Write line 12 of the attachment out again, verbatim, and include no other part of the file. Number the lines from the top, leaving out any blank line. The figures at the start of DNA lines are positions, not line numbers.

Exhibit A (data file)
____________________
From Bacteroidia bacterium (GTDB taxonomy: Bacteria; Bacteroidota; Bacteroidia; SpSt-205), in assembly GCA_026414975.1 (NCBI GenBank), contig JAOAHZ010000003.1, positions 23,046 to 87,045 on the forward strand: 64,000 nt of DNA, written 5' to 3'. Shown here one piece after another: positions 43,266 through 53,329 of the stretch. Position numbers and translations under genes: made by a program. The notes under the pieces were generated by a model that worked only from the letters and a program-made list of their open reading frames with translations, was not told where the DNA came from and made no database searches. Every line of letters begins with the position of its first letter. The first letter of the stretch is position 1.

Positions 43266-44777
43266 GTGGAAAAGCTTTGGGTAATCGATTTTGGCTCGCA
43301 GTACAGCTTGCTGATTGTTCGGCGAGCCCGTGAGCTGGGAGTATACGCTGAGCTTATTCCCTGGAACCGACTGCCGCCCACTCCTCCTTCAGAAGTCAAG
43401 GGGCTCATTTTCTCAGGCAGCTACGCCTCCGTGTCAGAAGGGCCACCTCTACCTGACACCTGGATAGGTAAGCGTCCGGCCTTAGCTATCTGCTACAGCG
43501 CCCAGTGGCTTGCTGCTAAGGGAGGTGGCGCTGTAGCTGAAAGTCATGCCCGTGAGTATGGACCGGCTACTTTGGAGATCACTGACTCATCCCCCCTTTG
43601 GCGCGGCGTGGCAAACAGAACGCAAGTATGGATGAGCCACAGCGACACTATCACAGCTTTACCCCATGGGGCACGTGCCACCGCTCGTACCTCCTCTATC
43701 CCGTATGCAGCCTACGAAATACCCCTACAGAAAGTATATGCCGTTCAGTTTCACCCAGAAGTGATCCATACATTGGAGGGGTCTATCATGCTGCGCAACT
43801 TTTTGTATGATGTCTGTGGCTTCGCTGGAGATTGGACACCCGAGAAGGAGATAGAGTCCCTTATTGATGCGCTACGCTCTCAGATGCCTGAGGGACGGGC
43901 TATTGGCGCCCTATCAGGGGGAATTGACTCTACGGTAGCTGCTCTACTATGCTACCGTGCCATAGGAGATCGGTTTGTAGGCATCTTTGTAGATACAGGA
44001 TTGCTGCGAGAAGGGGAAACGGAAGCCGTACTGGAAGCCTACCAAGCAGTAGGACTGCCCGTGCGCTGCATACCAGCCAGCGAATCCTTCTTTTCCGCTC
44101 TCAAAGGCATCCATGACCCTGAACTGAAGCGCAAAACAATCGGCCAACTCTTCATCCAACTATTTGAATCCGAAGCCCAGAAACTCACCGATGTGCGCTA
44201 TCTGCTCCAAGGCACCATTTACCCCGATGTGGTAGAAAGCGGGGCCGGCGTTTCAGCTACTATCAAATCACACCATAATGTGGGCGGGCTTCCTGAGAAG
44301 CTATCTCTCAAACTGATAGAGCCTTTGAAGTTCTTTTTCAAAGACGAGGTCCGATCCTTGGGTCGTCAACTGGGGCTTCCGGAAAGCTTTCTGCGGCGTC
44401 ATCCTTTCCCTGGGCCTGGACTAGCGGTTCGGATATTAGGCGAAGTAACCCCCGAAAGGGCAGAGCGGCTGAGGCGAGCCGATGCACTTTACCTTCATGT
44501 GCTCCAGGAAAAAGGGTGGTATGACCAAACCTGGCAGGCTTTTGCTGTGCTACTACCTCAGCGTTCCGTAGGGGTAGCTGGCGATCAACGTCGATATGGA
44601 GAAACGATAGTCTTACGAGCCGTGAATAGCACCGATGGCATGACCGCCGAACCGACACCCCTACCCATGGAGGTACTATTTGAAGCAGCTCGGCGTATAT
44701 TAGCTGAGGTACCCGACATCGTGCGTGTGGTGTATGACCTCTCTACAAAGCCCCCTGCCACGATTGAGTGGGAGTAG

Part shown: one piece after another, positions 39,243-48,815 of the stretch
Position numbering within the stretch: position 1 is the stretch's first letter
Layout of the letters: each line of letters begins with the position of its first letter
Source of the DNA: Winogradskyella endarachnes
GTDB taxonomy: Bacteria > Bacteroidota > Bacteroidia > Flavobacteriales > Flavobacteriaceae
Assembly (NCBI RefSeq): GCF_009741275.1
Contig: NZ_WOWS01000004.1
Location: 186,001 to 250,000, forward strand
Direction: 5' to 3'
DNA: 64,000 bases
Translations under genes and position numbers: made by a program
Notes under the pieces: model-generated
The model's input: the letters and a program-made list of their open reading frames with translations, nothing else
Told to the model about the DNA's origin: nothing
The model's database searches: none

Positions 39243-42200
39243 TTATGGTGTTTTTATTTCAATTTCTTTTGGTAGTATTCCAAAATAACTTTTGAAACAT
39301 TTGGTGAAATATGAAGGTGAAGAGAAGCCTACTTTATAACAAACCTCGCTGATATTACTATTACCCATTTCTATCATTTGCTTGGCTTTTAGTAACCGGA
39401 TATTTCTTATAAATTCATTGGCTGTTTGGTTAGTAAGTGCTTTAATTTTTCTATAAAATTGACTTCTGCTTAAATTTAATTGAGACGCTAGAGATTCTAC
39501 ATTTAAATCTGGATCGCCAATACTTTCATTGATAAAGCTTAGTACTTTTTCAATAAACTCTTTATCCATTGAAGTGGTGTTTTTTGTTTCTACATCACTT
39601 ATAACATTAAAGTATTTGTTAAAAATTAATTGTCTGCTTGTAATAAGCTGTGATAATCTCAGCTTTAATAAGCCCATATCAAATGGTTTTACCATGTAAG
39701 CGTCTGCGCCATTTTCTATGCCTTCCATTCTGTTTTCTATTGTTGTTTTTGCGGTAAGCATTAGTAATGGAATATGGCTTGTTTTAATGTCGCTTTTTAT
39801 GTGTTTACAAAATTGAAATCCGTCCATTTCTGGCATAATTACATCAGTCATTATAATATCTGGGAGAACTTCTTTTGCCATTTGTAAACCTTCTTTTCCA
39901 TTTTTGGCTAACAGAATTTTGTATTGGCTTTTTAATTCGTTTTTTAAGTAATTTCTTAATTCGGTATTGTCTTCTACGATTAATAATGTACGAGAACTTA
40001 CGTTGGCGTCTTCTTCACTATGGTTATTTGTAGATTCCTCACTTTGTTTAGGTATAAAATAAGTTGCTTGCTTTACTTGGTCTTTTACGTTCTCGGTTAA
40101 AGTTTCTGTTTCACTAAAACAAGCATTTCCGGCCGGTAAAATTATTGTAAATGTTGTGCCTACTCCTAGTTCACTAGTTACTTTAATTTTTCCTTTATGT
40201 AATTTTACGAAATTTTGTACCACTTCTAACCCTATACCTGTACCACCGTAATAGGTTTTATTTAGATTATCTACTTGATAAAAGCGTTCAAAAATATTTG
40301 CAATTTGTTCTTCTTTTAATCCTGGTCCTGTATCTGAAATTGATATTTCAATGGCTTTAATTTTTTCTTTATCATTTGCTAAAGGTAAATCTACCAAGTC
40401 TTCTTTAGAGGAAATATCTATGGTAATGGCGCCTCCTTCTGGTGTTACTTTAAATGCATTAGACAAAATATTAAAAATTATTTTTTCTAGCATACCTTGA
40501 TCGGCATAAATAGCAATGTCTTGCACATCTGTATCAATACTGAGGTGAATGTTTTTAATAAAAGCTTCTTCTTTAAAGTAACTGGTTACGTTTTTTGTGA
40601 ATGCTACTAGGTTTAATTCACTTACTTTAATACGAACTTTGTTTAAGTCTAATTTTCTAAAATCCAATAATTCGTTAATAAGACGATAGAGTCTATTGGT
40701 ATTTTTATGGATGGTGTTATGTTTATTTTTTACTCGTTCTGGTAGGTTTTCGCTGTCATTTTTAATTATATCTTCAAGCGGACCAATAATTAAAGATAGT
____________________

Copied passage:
44101 TCAAAGGCATCCATGACCCTGAACTGAAGCGCAAAACAATCGGCCAACTCTTCATCCAACTATTTGAATCCGAAGCCCAGAAACTCACCGATGTGCGCTA